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Vendors and Telcos Evolve their Strategies to Address the Mobile Handset Slowdown

Focus on META for New Growth, Accessories, Dedicated Online Stores and Open-Channel Brands.

This blog entry expands on and discusses some of the new findings from Futuresource’s most recent analysis of the mobile market.

2016 marks a significant point in terms of handsets sales, with smartphone growth expected to fall below 10% for the first time this year. This introduces new dynamics and challenges for brands, vendors and service providers. In the past, there has always been the guarantee of new markets migrating from feature phones to smartphones, or those who jumped straight in by taking advantage of increasingly low priced devices being released in the past two years. Now the market is slowing; between 2011 and 2016 mobile penetration increased from 43% to 70%, by 2020 it is only expected to increase to 75%.

The picture is not wholly pessimistic, there remain opportunities for growth; we forecast that annual sales of smartphones will grow by half a billion from the end of 2015 to 2020 as they account for an ever greater proportion of total handset sales (from 70% in 2015 to 84% in 2020). The advent of 5G will provide a bit of a boost in the most mature markets and there remains some growth in those still developing. Yet the safety net of overall market growth of 40-60% per annum has now gone. Differentiation between devices and brands is more difficult. Brands entering the market are able to take advantage of Android platforms from major chip vendors, offering low-priced smartphones with specifications and features that are attractive to large proportions of consumers. One impact of this, perhaps more significantly than for volumes, is that average trade value is expected to grow less than 3% in 2016 (it was over 10% two years ago), and then flat to declining from 2017 onwards. The margin for error in terms of brand positioning, distribution and retail strategy and device attractiveness is smaller than ever with brands finding it ever more difficult to bounce back from a bad year as competition gets ever more intense.

In the past year Asia Pacific (APAC), the previous growth engine, has started to slow with China in particular flattening off and countries like Indonesia and Pakistan becoming more settled. India has relatively low penetration and is growing, although more steadily than those other countries as it is fairly conservative. Plus, competition is intense as local vendors and tier one global brands already present have seen at least 15 Chinese vendors enter the market in the past year as they look to find new growth channels beyond their domestic market (which whilst steady for volumes is fickle in terms of brands and devices). Latin America is suffering from a mix of political uncertainty and economic downturn, whilst North America and Western Europe are already saturated. Eastern Europe has some untapped potential but the economic meltdown in the biggest market, Russia, is causing a slowdown. This leaves the Middle East and Africa (MEA).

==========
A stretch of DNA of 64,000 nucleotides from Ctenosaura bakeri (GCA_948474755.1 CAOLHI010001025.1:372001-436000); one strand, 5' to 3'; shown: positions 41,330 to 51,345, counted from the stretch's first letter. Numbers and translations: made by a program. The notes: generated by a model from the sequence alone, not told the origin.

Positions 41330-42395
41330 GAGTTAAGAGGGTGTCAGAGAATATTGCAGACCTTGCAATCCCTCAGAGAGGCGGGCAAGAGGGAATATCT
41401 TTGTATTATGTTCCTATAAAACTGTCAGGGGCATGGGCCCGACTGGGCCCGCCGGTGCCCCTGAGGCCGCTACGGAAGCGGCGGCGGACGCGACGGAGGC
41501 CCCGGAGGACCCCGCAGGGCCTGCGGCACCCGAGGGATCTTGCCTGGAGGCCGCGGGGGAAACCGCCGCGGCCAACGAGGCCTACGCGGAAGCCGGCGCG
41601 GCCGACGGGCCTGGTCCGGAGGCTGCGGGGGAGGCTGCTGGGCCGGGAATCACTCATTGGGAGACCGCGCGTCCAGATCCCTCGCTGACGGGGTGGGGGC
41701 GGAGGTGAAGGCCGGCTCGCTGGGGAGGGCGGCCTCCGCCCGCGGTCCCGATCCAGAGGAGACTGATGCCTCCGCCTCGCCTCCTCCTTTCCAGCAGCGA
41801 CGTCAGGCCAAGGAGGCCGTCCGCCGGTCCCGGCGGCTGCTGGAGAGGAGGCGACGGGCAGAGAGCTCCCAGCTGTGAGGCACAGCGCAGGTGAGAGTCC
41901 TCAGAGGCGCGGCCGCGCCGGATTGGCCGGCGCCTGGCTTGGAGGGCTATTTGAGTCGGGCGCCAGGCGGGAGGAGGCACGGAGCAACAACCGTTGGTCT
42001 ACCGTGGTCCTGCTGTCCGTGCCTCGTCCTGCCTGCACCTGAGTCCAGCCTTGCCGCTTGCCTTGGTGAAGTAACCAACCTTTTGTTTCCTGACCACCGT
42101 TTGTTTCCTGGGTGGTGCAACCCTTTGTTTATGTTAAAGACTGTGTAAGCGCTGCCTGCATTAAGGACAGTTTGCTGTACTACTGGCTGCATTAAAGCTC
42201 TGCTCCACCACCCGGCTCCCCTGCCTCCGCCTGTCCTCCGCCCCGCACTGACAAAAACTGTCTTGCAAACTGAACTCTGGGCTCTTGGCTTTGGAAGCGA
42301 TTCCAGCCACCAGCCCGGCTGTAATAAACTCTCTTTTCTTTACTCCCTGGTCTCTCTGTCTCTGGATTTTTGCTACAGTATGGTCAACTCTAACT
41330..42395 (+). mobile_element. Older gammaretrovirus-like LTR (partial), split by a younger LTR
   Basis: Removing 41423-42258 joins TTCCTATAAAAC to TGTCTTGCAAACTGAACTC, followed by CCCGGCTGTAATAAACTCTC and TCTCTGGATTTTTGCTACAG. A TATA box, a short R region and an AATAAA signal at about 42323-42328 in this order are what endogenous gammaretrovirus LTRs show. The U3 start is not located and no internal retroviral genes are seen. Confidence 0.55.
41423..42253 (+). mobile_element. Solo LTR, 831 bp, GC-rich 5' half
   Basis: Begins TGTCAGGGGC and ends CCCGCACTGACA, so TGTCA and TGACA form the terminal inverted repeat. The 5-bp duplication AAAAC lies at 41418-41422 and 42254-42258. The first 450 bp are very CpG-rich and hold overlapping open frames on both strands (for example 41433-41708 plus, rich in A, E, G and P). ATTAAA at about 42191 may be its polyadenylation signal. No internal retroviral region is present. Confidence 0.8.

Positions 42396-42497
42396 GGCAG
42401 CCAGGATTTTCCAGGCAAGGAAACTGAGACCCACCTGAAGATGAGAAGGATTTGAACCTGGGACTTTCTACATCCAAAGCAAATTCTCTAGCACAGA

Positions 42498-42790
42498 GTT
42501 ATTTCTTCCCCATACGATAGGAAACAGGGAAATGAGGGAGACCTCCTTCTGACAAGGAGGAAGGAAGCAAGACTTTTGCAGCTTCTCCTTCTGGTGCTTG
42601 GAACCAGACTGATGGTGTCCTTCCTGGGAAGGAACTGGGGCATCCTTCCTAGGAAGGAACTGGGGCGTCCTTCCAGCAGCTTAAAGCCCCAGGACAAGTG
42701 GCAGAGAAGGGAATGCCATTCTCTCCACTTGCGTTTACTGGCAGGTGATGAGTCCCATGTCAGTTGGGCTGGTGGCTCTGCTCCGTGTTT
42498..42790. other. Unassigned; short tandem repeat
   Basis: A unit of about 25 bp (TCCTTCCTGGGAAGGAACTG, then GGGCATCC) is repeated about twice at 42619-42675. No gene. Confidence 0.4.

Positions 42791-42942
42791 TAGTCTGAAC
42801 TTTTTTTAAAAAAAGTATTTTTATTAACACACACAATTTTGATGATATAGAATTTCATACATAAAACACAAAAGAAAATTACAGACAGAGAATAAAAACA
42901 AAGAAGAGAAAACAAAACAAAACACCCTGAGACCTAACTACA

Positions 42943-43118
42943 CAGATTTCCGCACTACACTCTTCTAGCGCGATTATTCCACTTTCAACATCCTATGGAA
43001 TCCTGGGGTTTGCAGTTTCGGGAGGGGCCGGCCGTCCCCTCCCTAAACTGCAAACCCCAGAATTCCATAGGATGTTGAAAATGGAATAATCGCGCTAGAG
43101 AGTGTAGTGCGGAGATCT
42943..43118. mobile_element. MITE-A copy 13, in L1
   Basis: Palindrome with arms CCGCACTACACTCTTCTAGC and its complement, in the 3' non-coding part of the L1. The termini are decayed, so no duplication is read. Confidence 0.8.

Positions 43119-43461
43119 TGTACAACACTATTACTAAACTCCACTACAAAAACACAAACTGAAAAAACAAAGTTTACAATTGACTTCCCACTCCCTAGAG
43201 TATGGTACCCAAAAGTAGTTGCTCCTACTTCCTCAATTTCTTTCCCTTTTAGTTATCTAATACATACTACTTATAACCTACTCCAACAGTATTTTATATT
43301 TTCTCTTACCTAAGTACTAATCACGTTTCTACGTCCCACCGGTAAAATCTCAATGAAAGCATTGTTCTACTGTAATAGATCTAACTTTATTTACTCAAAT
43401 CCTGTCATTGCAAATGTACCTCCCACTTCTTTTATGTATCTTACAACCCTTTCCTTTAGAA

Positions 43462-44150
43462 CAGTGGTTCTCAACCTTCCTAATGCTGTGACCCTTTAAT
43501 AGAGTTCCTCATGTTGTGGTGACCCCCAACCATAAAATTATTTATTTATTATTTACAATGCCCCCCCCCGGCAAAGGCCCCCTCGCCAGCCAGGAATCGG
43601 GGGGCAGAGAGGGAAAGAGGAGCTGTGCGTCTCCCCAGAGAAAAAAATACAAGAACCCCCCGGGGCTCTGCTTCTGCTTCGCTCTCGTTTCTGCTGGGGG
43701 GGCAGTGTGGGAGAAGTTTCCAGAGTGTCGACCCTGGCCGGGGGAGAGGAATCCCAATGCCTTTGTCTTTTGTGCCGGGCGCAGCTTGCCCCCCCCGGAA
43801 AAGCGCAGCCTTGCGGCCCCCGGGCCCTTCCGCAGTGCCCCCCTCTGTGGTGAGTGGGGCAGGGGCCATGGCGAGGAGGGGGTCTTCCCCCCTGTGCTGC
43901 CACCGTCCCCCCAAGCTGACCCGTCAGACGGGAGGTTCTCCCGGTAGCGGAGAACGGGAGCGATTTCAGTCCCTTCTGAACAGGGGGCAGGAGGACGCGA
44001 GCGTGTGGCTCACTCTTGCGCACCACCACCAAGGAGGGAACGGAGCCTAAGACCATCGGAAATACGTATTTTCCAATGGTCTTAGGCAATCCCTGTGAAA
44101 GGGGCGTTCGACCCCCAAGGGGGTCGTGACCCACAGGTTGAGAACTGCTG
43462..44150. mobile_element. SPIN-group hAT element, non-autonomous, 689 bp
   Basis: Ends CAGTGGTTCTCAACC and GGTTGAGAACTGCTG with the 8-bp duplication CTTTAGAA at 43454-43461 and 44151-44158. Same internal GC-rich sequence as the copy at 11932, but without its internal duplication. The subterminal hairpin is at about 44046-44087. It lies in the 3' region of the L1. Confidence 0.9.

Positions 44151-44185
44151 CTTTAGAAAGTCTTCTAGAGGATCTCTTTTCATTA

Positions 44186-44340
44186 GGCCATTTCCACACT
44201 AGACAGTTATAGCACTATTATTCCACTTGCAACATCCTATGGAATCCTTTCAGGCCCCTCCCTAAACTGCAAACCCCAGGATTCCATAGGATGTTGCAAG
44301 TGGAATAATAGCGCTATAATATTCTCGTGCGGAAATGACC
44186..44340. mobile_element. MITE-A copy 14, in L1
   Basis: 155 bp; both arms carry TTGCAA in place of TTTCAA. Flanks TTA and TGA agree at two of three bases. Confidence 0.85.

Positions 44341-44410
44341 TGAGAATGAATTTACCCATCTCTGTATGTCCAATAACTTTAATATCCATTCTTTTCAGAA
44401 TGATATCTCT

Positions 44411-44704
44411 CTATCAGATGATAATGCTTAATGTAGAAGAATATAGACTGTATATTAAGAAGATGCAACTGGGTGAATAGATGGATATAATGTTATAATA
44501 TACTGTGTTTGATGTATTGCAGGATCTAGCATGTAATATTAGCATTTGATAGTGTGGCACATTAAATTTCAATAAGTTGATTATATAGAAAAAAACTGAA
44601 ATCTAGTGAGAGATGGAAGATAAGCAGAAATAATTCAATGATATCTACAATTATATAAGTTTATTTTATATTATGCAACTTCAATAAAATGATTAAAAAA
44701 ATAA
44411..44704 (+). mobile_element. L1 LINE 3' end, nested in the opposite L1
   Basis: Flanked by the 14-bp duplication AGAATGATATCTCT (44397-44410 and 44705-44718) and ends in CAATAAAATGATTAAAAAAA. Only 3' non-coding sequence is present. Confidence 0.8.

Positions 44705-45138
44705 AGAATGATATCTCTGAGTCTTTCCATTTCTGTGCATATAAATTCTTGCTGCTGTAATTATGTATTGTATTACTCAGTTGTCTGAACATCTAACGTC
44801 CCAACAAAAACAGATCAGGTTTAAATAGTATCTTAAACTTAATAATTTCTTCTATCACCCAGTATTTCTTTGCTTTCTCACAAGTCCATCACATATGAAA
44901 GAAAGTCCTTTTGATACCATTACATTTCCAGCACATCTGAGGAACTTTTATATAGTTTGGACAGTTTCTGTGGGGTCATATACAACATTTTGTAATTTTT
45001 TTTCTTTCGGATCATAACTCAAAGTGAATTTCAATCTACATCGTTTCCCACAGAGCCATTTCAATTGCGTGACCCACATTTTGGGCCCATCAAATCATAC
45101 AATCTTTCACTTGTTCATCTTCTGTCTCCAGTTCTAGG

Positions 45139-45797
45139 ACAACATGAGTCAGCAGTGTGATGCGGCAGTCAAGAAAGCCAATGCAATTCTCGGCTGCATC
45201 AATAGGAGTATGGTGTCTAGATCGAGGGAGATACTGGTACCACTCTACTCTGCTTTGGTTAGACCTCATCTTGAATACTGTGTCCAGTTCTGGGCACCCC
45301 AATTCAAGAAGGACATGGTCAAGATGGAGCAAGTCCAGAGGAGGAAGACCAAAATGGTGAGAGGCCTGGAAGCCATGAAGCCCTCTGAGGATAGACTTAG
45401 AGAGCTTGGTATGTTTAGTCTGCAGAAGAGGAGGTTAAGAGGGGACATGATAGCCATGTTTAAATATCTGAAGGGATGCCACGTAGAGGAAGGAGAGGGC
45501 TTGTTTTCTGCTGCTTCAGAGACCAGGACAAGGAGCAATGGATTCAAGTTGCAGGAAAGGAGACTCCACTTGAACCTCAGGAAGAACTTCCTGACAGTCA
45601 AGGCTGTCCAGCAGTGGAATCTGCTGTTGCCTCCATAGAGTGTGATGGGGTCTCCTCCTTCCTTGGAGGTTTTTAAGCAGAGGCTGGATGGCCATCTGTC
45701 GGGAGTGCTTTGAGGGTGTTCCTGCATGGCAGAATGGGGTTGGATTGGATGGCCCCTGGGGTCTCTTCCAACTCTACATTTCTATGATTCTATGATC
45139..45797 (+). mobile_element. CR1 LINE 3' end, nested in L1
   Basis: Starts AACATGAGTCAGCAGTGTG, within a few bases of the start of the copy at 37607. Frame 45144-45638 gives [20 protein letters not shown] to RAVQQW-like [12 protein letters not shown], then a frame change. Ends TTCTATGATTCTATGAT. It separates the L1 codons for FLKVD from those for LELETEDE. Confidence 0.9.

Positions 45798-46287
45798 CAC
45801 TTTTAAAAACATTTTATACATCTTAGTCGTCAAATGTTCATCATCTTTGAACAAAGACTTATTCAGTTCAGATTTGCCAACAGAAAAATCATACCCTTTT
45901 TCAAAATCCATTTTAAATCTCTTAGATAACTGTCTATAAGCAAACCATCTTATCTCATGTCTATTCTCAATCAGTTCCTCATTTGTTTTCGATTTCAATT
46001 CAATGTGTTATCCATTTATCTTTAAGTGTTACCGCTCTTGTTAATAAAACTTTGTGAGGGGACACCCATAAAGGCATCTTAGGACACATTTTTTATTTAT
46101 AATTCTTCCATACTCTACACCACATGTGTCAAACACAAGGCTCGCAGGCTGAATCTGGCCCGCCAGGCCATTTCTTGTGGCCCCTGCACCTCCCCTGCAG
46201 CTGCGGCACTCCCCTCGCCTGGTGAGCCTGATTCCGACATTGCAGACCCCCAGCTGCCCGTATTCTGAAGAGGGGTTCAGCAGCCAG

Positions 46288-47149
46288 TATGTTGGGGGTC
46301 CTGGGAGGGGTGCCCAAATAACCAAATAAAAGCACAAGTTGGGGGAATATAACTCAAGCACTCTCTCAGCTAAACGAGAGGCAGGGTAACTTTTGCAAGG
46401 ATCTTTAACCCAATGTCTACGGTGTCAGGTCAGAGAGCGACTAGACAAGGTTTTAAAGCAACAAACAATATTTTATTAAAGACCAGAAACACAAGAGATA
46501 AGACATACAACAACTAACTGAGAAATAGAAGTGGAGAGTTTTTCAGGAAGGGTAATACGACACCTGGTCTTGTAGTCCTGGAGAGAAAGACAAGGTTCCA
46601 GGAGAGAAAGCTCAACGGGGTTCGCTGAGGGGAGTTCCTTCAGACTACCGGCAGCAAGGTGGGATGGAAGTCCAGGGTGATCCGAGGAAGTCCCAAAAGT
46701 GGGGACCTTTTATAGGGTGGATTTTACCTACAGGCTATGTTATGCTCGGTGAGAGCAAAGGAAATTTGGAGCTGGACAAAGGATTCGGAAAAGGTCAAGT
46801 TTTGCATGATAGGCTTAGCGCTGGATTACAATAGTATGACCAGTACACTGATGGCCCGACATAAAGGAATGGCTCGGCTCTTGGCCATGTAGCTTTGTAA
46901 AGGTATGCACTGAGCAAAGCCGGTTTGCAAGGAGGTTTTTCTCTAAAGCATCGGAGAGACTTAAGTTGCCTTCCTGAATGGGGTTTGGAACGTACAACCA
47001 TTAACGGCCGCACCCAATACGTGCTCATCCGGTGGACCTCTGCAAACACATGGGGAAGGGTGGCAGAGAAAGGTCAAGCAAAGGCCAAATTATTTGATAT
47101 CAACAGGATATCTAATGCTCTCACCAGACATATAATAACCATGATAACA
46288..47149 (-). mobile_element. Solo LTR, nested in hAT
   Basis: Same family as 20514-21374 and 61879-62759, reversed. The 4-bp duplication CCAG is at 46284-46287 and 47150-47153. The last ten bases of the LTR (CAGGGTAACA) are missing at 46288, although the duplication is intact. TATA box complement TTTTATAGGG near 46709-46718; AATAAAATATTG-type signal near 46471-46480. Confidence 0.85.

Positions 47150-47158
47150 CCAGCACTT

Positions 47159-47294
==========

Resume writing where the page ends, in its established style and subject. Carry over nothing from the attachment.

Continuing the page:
MEA is an interesting and rapidly changing region, in a way representing the global market as some African countries are relatively untapped, with mobile and smartphone penetration as low as 20-30% and less than 10% respectively. Contrastingly, some Middle Eastern countries are amongst the most highly penetrated smartphone markets in the world (close to 90%). This has resulted in rapid growth in countries such as Egypt, Nigeria and South Africa; now the three largest smartphone markets in Africa, with both recognised and new vendors are moving quickly, building local presence and new channels to distribute their products. Companies like Tecno were among the first to recognise this, establishing a position alongside the likes of Samsung and Apple. Others are catching up quickly with Huawei and Lenovo being fast-growing brands in the region. Now we are seeing companies like Wileyfox from Europe, Micromax and Karbonn from India and Chinese vendors, such as Infinix and OPPO, looking to introduce their entry-level products to very price sensitive consumers.

This competition has already had an effect. Futuresource increased its estimates for 2015 smartphone sales in MEA due to the demand for sub-$100 smartphones, with the annual growth rate raised from 29% to 51% as adoption happens faster. There is a slight trade-off with later growth being reduced slightly (from 10% to 5% in 2020), as penetration cannot continue but this combines to highlight why companies are so keen to tap into what is effectively the only region delivering significant growth over the next five years. Such has been the growth, Futuresource’s latest analysis now shows MEA is expected to become a larger smartphone market than Western Europe next year.

About the author

John Devlin

About Us

Here at Futuresource Consulting we deliver specialist research and consulting services, providing market forecasts and intelligence reports. Since the 1980s we have supported a range of industry sectors, which has grown to include: CE, Broadcast, Entertainment Content, EdTech and many more.